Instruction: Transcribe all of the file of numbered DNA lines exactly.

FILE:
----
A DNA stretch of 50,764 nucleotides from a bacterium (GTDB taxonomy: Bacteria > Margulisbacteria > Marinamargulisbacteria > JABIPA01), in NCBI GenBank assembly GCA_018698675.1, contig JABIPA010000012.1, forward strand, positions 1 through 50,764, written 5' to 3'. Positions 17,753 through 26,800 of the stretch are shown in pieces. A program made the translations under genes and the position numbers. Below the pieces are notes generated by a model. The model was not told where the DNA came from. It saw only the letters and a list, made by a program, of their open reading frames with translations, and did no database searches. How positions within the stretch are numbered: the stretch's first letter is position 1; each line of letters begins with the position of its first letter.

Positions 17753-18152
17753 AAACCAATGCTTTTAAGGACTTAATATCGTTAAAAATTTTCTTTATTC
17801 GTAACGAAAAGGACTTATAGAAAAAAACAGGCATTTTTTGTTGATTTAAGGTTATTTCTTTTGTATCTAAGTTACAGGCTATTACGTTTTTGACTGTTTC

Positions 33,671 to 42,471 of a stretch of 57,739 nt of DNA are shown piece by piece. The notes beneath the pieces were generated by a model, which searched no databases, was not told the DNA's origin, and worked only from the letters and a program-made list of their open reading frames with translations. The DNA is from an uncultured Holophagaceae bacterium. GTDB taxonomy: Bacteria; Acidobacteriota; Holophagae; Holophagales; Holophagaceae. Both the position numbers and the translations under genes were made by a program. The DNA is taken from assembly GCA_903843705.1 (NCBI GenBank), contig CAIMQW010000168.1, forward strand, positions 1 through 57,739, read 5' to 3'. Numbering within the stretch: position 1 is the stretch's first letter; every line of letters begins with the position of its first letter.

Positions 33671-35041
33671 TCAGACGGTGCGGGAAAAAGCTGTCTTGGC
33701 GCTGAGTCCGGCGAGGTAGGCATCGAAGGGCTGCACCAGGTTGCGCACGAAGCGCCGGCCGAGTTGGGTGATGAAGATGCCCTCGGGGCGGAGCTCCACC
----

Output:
A DNA stretch of 50,764 nucleotides from a bacterium (GTDB taxonomy: Bacteria > Margulisbacteria > Marinamargulisbacteria > JABIPA01), in NCBI GenBank assembly GCA_018698675.1, contig JABIPA010000012.1, forward strand, positions 1 through 50,764, written 5' to 3'. Positions 17,753 through 26,800 of the stretch are shown in pieces. A program made the translations under genes and the position numbers. Below the pieces are notes generated by a model. The model was not told where the DNA came from. It saw only the letters and a list, made by a program, of their open reading frames with translations, and did no database searches. How positions within the stretch are numbered: the stretch's first letter is position 1; each line of letters begins with the position of its first letter.

Positions 17753-18152
17753 AAACCAATGCTTTTAAGGACTTAATATCGTTAAAAATTTTCTTTATTC
17801 GTAACGAAAAGGACTTATAGAAAAAAACAGGCATTTTTTGTTGATTTAAGGTTATTTCTTTTGTATCTAAGTTACAGGCTATTACGTTTTTGACTGTTTC

Positions 33,671 to 42,471 of a stretch of 57,739 nt of DNA are shown piece by piece. The notes beneath the pieces were generated by a model, which searched no databases, was not told the DNA's origin, and worked only from the letters and a program-made list of their open reading frames with translations. The DNA is from an uncultured Holophagaceae bacterium. GTDB taxonomy: Bacteria; Acidobacteriota; Holophagae; Holophagales; Holophagaceae. Both the position numbers and the translations under genes were made by a program. The DNA is taken from assembly GCA_903843705.1 (NCBI GenBank), contig CAIMQW010000168.1, forward strand, positions 1 through 57,739, read 5' to 3'. Numbering within the stretch: position 1 is the stretch's first letter; every line of letters begins with the position of its first letter.

Positions 33671-35041
33671 TCAGACGGTGCGGGAAAAAGCTGTCTTGGC
33701 GCTGAGTCCGGCGAGGTAGGCATCGAAGGGCTGCACCAGGTTGCGCACGAAGCGCCGGCCGAGTTGGGTGATGAAGATGCCCTCGGGGCGGAGCTCCACC